Talking it up

Readers sound off on cell-phone use First things first. Thanks to all who responded to my request in the last issue for feedback on how cell-phone use in moving vehicles should be addressed by the trucking industry. And, I might add, I was thrilled that every single one of those responses came in by email. Back to the issue at hand. No sooner had our July issue been packed up and sent off to the printer

Readers sound off on cell-phone use



First things first. Thanks to all who responded to my request in the last issue for feedback on how cell-phone use in moving vehicles should be addressed by the trucking industry. And, I might add, I was thrilled that every single one of those responses came in by email.

Back to the issue at hand. No sooner had our July issue been packed up and sent off to the printer then word arrived that the New York legislature had voted to make the state the first major jurisdiction to ban the use of hand-held cell phones in vehicles.

I had my say last month and I'm sticking with what I said then. But have a look at what a couple of readers had to say on a topic that is keeping so many people talking.

Wayne Burgess sent in a very real-world perspective from Warsaw, VA. He writes that it “seems everybody wants cars and trucks parked on the side of the road while they use their phones. That sounds real safe, doesn't it? An exit ramp is not always nearby when you really need it, is it? Besides, you know how cops always love for you to park on or near an interstate highway. The problem is, Dave, that we have too many know-it-alls, both federal and state, passing more laws that don't do a thing to correct the poor driving habits that most car drivers seem to pick up after they get their driver's licenses. I've seen some real poor truck drivers lately, too…”

Sue Pickerign, transportation safety director of CHS Cooperatives, sent in a detailed response that gets to the heart of the issue for truckers.

“I have been following the cell-phone situation also,” Pickerign writes, “as I feel it is a huge safety issue and I appreciate that it is not being focused on the professional driver…Our drivers have complained of the distracted drivers on cell phones in passenger cars. They also state that if they see someone driving while talking on their cell, they watch that car a little closer. I personally see people driving with glazed-over eyes while talking on a cell phone, not noticing the vehicles around them.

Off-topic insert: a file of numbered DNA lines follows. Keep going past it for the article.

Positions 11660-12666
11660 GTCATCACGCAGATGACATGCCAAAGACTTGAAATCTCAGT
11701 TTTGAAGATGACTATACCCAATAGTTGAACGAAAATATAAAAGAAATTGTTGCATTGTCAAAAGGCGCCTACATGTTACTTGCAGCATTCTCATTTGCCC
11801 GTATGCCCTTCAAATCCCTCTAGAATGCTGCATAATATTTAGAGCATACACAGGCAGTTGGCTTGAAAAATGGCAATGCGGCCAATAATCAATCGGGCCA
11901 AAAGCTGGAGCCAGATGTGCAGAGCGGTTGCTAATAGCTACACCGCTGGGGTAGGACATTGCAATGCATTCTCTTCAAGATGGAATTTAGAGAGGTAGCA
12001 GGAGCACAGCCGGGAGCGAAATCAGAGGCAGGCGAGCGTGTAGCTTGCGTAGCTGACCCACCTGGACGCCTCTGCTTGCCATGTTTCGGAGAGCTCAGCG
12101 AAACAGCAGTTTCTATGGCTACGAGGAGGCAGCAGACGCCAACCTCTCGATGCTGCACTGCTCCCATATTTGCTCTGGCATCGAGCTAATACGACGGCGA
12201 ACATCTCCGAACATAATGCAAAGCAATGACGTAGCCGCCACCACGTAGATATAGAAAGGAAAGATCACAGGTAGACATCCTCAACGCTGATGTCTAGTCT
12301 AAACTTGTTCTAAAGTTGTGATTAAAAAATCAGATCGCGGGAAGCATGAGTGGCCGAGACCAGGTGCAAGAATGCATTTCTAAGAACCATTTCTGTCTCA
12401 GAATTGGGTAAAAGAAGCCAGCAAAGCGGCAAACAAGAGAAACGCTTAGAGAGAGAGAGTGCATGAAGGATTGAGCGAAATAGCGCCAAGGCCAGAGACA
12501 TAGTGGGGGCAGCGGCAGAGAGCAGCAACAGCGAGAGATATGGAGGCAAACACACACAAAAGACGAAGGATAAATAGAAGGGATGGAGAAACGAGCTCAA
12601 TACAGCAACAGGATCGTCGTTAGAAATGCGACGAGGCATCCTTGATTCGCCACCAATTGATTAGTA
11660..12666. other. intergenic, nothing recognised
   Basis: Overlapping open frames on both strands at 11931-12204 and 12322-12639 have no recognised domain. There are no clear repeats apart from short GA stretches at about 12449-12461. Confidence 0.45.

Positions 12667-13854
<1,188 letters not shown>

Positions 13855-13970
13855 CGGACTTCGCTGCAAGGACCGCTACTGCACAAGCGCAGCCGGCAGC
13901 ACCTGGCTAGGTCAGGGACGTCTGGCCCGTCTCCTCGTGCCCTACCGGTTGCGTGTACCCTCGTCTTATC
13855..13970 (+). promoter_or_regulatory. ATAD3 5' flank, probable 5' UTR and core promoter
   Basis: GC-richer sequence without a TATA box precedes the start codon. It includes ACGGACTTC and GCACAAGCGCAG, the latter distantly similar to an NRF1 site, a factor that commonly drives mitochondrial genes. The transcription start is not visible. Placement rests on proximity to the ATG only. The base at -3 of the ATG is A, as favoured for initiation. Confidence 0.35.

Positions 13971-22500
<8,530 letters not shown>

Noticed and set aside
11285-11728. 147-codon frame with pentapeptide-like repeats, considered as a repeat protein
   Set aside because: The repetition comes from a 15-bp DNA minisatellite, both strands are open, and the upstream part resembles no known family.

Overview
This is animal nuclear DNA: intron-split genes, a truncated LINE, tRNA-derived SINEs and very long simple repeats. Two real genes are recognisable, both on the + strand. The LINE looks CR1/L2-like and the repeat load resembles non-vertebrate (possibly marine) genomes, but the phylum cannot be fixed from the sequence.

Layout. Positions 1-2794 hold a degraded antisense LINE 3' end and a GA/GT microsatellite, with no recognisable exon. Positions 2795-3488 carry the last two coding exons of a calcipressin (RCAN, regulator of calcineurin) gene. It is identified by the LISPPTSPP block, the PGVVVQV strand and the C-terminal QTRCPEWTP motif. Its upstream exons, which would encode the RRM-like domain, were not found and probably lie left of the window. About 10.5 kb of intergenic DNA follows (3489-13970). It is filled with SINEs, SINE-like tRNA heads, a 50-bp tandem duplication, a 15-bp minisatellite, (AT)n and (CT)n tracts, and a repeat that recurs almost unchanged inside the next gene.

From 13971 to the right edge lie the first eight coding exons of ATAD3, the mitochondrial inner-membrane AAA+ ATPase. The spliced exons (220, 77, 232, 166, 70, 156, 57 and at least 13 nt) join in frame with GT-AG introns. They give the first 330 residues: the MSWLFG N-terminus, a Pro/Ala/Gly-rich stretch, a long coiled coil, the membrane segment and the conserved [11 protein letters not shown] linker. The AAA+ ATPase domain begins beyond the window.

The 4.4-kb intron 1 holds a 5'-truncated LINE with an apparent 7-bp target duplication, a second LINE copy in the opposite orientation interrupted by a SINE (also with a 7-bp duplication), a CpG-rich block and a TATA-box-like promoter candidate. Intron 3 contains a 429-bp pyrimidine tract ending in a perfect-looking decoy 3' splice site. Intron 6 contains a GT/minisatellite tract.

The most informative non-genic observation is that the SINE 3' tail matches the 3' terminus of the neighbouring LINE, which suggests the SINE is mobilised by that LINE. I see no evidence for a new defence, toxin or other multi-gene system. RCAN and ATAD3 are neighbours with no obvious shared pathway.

“I agree with you that this is a double-edged sword — cell phones are an essential link for the commercial driver to keep in contact with his employer, customers and family, as well as for emergency use,” she continues. “It would hurt the transportation industry to ban cell phone use altogether. However, I do look at this as more of a victory for the commercial drivers, as they [government] are finally doing something to curb the dangerous habits of the driving public.

“I support the use of hands-free options for using a cell phone in a vehicle, but I could not support the banning of cell phones in a vehicle as I don't think banning cell phone use is the answer,” Pickerign contends. “If a driver is distracted with a hands-free phone set, then something else would distract them — the radio, CD player, the kids, whatever.

“I am preparing an article to update our drivers and ask for their opinion on this subject. They are on the road all the time, and their input is essential. What I will ask them is if they have ever had a ‘near miss’ or a ‘close call’ with another vehicle where the driver was using a cell phone. Then I will ask for examples. From the comments I have heard so far, I think their input will be alarming, and should be educational for our regulators.”

Pickerign closes by asking if FLEET OWNER has gathered any data directly from professional drivers on their experiences with dangerous cell-phone use. Regrettably, we have not. But we are certainly open to hearing from other readers who may have already surveyed their drivers on this timely and important topic. Just let me know.

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